Cuba in search of own economic path

09:49, January 11, 2011      

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The path towards economic reform in Cuba has taken off. The country's ruling party and people are searching for a development model that best suits their realities.

In our series on Cuba's Economic reform today, we are going to hear from top-ranking Cuban officials and what they think about the country's economic transition.

The Cuban people have been debating draft guidelines on economic and social policy since the end of last year. Contrary to foreign media coverage which refers to the process as reform, the Cuban leaders refer to it as "Change, Transformation" or "Economic Measures." In an exclusive interview with CCTV, Ricardo Cabrisas, Vice President of the Cuban Council of Ministers, pointed out that a planned economy is the main character for the change.

Ricardo Cabrisas, Vice President of Cuban Council of Ministers, said, "It should be pointed out that the update doesn't mean yielding to the market. The major character for Cuba's change of its socialist economy is planned rather than a free market economy. It should be realized that a planned economy is very promising. We are discussing about it and have achieved some milestone results."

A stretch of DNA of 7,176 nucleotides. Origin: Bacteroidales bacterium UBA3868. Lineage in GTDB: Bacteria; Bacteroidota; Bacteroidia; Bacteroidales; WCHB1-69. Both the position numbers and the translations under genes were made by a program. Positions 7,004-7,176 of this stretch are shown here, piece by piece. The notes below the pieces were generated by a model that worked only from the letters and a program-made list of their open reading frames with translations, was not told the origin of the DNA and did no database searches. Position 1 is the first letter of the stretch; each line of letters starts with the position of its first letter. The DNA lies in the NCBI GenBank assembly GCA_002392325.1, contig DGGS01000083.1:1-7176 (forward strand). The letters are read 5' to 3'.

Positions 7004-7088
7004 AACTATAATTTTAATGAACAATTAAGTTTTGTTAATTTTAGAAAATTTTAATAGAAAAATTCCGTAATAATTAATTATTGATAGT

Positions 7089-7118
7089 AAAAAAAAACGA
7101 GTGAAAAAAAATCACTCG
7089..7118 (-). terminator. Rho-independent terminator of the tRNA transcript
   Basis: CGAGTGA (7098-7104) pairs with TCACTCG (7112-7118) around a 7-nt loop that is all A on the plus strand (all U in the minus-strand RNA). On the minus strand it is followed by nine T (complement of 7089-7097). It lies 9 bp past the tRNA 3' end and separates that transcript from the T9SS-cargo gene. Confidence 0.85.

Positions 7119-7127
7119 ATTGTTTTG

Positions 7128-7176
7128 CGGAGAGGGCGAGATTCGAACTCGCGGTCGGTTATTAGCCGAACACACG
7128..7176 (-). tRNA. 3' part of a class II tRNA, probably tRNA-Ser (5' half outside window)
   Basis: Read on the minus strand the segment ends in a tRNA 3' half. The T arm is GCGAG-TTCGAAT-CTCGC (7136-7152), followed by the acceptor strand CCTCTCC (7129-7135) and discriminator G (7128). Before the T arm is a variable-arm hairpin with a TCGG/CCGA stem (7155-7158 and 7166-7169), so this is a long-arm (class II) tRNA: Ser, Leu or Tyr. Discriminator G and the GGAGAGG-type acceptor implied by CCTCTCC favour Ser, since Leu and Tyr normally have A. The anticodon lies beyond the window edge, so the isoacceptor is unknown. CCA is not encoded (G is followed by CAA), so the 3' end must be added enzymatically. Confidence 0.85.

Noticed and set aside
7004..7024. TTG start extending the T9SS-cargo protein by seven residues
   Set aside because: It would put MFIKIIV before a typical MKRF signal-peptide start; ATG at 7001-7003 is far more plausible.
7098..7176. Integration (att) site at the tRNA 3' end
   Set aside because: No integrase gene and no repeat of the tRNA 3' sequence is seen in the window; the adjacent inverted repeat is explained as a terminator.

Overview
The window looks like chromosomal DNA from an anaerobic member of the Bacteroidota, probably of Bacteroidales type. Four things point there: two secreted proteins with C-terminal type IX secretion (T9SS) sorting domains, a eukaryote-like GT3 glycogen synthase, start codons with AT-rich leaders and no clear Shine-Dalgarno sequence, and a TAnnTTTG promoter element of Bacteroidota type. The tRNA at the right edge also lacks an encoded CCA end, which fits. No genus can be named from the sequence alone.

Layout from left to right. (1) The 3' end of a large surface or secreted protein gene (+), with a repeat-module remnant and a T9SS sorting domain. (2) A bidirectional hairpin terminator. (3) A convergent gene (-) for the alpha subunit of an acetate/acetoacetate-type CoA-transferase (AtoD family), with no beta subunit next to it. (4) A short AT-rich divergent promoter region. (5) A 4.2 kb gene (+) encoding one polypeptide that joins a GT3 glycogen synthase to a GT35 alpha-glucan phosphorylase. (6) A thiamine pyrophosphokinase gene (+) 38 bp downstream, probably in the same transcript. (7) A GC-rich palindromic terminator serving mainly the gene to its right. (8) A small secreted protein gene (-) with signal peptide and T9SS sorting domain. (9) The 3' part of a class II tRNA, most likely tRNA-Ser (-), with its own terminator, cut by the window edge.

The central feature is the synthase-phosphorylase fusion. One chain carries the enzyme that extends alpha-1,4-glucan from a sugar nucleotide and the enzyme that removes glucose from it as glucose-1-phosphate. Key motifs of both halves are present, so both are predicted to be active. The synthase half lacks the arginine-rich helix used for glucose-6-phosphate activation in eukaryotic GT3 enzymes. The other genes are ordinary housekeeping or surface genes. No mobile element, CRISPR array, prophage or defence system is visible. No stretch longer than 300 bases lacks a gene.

According to Marcos Rodriguez, the deputy Foreign Minister, the Cuban Communist Party and people are holding a discussion on about 200 draft guidelines for the country's economic and social policy, covering all the major economic problems facing the country.

He said, "We are not only discussing it. We are also making sure that the people are benefiting from the process. We should let the people be a part of it."

Cuban leader Raul Castro pointed out at a national gathering last year that this year's Sixth National Congress of the Cuban Communist Party will set the tone for Cuba's economic future. Raul said that to carry on with the country's revolution, the country must implement economic reform measures listed in the draft plan for social and economic policies. He called on Cuban Communist Party members to change their mindset and accept privatization of enterprises. He said they should have no prejudice towards any new economic form.

An article published in Cuba's official party newspaper says the country bid farewell to the past year among the revolution of revolutions. It says the year 2011 poses great challenges for the country, but Cuba will stick to the path of economic reform nonetheless and emerge as a brand new country.

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